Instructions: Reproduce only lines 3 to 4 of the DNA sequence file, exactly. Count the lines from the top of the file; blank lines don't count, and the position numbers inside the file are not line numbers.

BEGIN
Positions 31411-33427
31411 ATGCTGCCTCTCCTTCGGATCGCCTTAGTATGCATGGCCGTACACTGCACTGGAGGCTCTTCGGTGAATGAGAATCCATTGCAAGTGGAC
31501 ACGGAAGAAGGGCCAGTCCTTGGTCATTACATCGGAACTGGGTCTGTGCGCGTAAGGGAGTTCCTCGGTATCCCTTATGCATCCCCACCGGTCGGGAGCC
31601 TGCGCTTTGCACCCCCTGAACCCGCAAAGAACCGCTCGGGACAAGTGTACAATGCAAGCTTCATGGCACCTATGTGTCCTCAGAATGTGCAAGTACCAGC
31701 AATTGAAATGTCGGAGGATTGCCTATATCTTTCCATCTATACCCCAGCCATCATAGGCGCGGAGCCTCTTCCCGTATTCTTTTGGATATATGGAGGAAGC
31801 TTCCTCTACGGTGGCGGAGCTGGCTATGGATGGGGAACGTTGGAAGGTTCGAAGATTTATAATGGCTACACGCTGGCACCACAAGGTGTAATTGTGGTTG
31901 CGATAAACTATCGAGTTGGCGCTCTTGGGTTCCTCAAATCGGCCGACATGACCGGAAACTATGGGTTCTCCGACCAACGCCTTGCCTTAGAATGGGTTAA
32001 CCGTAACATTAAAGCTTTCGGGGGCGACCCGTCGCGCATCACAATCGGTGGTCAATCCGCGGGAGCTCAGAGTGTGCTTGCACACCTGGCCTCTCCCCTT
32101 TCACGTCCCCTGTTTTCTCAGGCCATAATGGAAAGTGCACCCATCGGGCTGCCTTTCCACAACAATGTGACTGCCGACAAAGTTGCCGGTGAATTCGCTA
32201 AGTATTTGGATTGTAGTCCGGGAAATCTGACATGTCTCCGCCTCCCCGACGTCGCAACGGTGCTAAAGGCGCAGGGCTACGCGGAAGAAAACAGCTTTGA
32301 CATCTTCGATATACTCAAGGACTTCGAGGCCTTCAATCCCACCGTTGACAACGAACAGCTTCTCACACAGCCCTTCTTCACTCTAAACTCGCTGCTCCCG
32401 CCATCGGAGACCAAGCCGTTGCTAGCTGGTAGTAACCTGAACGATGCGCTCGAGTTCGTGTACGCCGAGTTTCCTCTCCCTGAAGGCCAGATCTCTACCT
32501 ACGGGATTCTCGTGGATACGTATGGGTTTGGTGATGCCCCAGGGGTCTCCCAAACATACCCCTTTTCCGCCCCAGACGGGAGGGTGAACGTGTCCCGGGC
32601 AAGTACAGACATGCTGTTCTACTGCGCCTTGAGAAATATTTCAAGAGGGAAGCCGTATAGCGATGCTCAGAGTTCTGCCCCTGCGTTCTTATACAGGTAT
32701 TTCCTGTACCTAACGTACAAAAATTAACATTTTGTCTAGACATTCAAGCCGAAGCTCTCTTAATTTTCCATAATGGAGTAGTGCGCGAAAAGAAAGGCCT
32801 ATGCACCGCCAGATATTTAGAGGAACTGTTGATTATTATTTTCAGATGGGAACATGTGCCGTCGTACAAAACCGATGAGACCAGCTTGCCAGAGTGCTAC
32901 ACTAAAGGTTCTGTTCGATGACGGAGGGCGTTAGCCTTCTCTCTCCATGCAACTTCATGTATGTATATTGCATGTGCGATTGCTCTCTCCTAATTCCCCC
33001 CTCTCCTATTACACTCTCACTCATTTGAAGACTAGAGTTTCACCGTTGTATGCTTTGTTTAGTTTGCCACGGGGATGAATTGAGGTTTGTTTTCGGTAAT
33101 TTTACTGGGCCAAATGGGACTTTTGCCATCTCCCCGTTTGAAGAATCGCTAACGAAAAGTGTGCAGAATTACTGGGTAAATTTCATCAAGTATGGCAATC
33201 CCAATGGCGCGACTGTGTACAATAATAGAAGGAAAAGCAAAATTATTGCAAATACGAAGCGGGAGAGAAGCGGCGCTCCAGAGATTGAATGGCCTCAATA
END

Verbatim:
31501 ACGGAAGAAGGGCCAGTCCTTGGTCATTACATCGGAACTGGGTCTGTGCGCGTAAGGGAGTTCCTCGGTATCCCTTATGCATCCCCACCGGTCGGGAGCC
31601 TGCGCTTTGCACCCCCTGAACCCGCAAAGAACCGCTCGGGACAAGTGTACAATGCAAGCTTCATGGCACCTATGTGTCCTCAGAATGTGCAAGTACCAGC